• Content count

  • Joined

  • Last visited


About dpJudas

  • Rank
    Junior Member
  1. You have to generate a new BSP tree where all subsectors are convex. ZDoom includes its own node builder that it uses to generate such a tree - the BSP in the WAD can not be used. From that step forward it is a matter of drawing each subsector floor/ceiling as a triangle fan.
  2. I guess I'm not going to convince you. All I can say that I've never seen a performance critical codebase use 3 bytes for truecolor. Keep in mind you can't just store or load 3 bytes - you either have to do three 1 byte stores, or one short + one byte, or start shifting things around and store half-processed pixels. The cache miss is rare, while the time you decided to pay has to be paid for every single pixel processed.
  3. The sprites also use 32-bit textures. The only exception to this rule are translated sprites, where the translation texture is still 8-bit. Light shading is applied per pixel in RGB space: out.rgb = (texture.rgb * lightshade + 127) >> 8. It does this using SSE instructions where it can do 8 word multiplications (two pixels) in one instruction. Much more expensive than palette mode, but the only alternative would be using a huge lookup table. Given the size required I'm not sure it would be faster. Interesting idea doing precalculated copies of the same texture - I hadn't even considered that option. Unfortunately it would require 32 copies just to get the same number of shades as the palette renderer uses. It would probably be faster, but use a lot more memory and cause a quality loss (32 shades vs 256 now).
  4. It always uses 32-bit truecolor textures (the 8-bit ones are converted to 32-bit at load, including generating mipmaps). It can sample from them using either nearest or linear filtering.
  5. Just to be clear: my comments were meant for a software renderer implementation, such as the truecolor one in GZDoom. I only brought GPU's into the discussion as an illustration that 24-bit truecolor textures are always being stored as 32-bit to the degree that modern API's does not even offer a 24-bit backing anymore. On the subject of caches and GPU's, they do have caches and they do use a NUMA architecture. This PDF has some nice images of the various caches and such.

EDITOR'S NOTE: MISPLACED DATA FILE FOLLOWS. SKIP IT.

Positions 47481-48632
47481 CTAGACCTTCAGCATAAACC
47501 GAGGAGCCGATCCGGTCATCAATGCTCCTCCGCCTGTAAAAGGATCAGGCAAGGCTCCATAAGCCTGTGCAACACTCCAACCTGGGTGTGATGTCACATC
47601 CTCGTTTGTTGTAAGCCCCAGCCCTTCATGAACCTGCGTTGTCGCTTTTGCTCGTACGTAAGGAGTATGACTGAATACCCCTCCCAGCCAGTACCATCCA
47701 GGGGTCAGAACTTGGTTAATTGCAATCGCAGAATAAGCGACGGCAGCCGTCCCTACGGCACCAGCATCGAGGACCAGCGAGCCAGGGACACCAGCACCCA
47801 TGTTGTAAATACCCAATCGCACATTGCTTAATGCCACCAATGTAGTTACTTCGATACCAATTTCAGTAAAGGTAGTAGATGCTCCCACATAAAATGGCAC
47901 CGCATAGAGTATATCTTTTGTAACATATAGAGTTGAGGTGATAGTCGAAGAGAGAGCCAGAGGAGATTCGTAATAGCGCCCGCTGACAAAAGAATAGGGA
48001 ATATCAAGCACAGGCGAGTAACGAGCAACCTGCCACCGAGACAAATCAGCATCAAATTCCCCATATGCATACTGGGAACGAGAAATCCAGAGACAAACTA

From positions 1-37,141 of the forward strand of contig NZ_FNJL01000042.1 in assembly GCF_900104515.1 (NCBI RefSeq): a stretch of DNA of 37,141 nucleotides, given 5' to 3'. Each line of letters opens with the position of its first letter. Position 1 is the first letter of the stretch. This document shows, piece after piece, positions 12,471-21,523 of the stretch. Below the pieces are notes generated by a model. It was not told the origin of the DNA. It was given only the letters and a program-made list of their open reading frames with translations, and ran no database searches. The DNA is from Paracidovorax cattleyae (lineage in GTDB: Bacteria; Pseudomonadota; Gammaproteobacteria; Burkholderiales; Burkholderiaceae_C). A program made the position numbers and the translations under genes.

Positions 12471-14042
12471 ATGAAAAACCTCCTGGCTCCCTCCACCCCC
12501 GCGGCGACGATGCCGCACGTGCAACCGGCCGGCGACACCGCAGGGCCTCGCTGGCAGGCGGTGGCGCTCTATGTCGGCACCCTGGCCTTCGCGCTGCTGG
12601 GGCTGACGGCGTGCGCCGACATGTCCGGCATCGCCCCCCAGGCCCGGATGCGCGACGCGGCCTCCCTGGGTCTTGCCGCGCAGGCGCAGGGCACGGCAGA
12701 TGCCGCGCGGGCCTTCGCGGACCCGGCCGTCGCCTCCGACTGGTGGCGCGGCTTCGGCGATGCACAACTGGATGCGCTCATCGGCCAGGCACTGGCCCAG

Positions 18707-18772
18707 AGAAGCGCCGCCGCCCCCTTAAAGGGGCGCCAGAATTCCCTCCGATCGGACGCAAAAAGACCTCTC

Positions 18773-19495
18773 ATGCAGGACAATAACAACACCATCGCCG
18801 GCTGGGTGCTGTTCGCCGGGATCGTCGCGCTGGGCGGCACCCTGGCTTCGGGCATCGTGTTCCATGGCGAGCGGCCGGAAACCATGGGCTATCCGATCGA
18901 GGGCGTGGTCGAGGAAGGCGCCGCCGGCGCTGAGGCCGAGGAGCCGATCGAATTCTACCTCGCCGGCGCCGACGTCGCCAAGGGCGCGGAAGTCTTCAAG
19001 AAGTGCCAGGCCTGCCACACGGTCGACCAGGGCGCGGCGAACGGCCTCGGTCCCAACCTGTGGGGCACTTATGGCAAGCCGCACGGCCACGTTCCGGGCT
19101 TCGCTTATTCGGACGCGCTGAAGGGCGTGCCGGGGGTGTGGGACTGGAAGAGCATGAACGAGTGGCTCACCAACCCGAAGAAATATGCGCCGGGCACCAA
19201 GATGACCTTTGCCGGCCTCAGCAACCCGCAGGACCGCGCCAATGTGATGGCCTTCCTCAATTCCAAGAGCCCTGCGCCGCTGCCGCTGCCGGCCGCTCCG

6. As far as I know, yes all and yes always. Memory addressing gets a lot simpler when you are dword aligned as you can use shifting to calculate the address. I.e. (fracpos >> (FRACBITS - 2)) & ~3. With 3 bytes you'd have to use a multiply instruction. It also unlocks the opportunity to use vectored instructions. On today's GPUs you can't even pick a texture/framebuffer format that is only 3 bytes - your choices are always 1, 2 or 4. I'm sure some hardware engineers somewhere ran the numbers and came to the conclusion that the addressing advantages of 4 bytes were greater than the cache hit. Also must be a reason why all compilers align their reads and writes. The interesting thing about mipmaps is that from a theoretical point of view they are both better for the cache and provides a higher quality result (less aliasing). However, that transition jump you describe makes it look pretty bad unless it is paired with linear mipmap sampling. I'm applying a slight texture bias in the GZDoom mipmap implementation to try counter it, but of course if you look for it you will see the jumps. Overall though, I prefer the lower aliasing it gives in a scene over not having the transition jumps.